Some ironies of adoption cannot be remedied. Didion was and remains spectacularly slight: not quite 5’2”, weighing all of 43 kilograms. Blue Nights has no photographs of Quintana, and Magical Thinking has only one (why so few when we are told about many?). There the child looks pleasantly sturdy. At what point did she overtop her mother? Didion was also often ill, writing, or – given the demands of her profession – absent. Quintana surely noticed: when she formed her first ‘club’ with a small friend, she posted as the equivalent of an ‘Adults Keep Out’ sign a list of ‘Mother’s Sayings’. It was a short list: Brush your teeth; Brush your hair; Shush I’m working. Didion vehemently defends herself against the charge that Quintana’s childhood could be thought of as ‘privileged’. That does not seem to me the problem.

Then comes a curiously muffled account of how, at some undefined time but possibly when she was close to her final year at school, Quintana suffered her own psychological meltdown, and after the usual diagnostic circlings and mumblings was diagnosed to be suffering from “borderline personality disorder”. We know neither how nor whether she was treated nor how long she took to recover: only that suddenly she is back in the world again, at college, working at (largely unspecified) jobs, then marrying. What narrative do we make out of that?

Didion also frets about the commonplace misery of getting old. She feels herself to be losing physical and mental competence. She grieves that she can no longer wear the red suede sandals with four-inch heels or the gold hoop earrings she used to favour. I happen to have been born in 1934, the same year as Didion, so I understand too much that slow leak of confidence, and even about the sandals – altogether too precarious. But the earrings? Do appearances matter so much?

I have also acquired a flamboyant medical history: a replaced liver, assorted cancers, lung disease, a bouquet of diseases of the heart. Nonetheless I have fetched up with what is, for a septuagenarian, adequate health, and also with an abiding trust in the medical profession (a few dummkopfs aside), who I believe will continue to do what they can to keep me alive until they cannot. Since her third decade Didion has endured a more comprehensively demoralising series of maladies, bundled unhelpfully under the label ‘neuropathy’: a collection of disorders that occur when nerves of the peripheral nervous system are damaged. (Advanced technology decisively scotched an earlier diagnosis of multiple sclerosis.) She therefore disliked and mistrusted medicos, especially neurologists, even before her daughter fell ill.

Many will find each one of these books poignant, cour-ageous and moving, as I did much of her earlier work, but Blue Nights has hardened my ambivalence regarding Didion into something close to impatience. She says she is attempting a new directness, while I am still being irritated by her reiterations, her obsession with questions, by her etiolated paragraphs dwindling to a phrase; by a flinching sensibility masquerading as moral analysis. Mean-minded of me? Yes. We are always mean-minded when disappointed by those we love. I grant she is trying to do something difficult: to inscribe her inner state directly on the page. In Darkness Visible: A Memoir of Madness William Styron made us comprehend something of the terrible desolation of depression but his words made no pretence of immediacy; with Didion, I am left with a resentful sense of manipulation.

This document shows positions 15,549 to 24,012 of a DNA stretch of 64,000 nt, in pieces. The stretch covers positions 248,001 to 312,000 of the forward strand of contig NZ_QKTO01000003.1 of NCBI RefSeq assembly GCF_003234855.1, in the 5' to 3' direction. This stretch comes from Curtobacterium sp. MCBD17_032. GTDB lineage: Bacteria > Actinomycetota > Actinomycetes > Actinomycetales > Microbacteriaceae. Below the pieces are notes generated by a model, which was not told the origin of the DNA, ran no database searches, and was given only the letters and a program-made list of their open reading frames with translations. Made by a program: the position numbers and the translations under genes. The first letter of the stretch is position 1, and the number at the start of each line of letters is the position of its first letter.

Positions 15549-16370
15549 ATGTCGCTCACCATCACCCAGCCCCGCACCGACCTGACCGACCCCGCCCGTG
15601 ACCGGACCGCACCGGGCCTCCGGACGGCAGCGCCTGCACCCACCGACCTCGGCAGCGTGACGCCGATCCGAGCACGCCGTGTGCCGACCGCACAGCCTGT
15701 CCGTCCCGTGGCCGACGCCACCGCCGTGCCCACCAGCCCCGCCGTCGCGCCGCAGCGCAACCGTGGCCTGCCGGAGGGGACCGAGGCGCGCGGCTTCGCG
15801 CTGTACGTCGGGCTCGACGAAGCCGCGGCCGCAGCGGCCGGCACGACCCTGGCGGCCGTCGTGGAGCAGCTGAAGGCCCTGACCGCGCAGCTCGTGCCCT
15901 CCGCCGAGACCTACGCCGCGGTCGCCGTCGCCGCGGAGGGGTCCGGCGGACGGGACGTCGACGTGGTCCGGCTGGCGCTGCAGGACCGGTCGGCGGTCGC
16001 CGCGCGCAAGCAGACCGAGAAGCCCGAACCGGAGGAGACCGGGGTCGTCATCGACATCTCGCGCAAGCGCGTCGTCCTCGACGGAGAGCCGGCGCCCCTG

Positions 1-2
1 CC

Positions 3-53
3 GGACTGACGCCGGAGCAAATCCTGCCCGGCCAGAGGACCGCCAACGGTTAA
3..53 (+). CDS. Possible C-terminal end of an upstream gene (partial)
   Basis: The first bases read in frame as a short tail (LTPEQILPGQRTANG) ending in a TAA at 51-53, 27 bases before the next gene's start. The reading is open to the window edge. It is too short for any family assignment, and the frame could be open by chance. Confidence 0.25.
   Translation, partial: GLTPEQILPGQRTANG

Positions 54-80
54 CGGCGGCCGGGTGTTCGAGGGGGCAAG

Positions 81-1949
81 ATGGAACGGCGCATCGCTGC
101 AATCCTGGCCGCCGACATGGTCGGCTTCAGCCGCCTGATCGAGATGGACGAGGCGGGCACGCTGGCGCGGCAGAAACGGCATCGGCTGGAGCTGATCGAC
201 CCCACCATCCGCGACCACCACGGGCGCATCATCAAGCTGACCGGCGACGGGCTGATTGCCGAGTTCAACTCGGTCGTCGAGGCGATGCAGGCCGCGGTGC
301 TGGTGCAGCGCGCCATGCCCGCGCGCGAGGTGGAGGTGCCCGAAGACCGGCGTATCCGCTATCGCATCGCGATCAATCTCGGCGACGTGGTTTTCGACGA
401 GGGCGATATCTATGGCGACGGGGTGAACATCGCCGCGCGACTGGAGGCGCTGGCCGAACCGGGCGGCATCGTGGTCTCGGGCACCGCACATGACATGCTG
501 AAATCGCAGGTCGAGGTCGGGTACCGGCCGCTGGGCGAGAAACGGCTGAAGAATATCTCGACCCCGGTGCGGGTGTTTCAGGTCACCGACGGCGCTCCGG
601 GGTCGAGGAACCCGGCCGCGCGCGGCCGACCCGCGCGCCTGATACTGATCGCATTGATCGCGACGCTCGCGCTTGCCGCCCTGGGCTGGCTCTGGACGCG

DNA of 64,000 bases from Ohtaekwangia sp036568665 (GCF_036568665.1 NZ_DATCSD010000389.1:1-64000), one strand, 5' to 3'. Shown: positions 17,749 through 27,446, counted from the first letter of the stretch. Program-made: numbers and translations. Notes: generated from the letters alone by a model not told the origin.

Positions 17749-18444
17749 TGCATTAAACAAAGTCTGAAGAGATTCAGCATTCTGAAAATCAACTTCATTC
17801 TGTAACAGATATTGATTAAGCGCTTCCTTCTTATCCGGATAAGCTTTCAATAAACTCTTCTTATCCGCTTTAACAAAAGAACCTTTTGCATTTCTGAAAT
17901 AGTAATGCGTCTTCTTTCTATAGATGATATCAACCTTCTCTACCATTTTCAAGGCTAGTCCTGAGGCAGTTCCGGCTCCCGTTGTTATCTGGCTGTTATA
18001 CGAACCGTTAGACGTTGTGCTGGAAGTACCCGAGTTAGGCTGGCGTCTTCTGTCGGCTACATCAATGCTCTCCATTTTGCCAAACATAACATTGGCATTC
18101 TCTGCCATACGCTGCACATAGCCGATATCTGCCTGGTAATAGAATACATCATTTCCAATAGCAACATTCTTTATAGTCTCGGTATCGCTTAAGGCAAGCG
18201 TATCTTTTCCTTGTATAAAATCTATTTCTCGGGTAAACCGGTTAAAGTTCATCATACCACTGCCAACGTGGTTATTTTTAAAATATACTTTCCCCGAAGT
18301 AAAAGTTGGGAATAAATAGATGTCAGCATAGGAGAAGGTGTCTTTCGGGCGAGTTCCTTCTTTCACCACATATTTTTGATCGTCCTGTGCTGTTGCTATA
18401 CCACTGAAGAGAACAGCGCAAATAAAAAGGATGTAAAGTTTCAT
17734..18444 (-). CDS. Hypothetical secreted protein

I was also offended by her expansive notion of the right of the non-fiction writer to make use of the people closest to them (though an exception tugs at my sleeve: Philip Roth’s unfailingly tender evocation of his father in Patrimony). Would John Dunne have minded his sentimentalities and his marital ups and downs dramatised so publicly? Probably not: after all, he had honed the Didion style. Would Quintana have minded being her mother’s subject? That is at once more delicate, and simpler: how many children, especially girls, want their mother to explain them to the world? But my main concern is for someone outside the family triangle: Quintana’s husband Gerry. We know he was usually beside her in her various sickrooms; that he and Didion left the hospital together on the day that Quintana died. We are not told how they met, nor his occupation; we rarely hear his voice. He remains a shadow, allocated no more than a walk-on part in the Didion family drama.

From Blue Nights: “Time passes. Memory fades, memory adjusts, memory conforms to what we think we remember.” But there can be no narrative when “memory” is persistently saturated with present mood. It is then that the earth shifts under your feet.

Inga Clendinnen
Inga Clendinnen is an academic, historian and writer. Her book Reading the Holocaust was judged Best Book of the Year by the New York Times in 1999.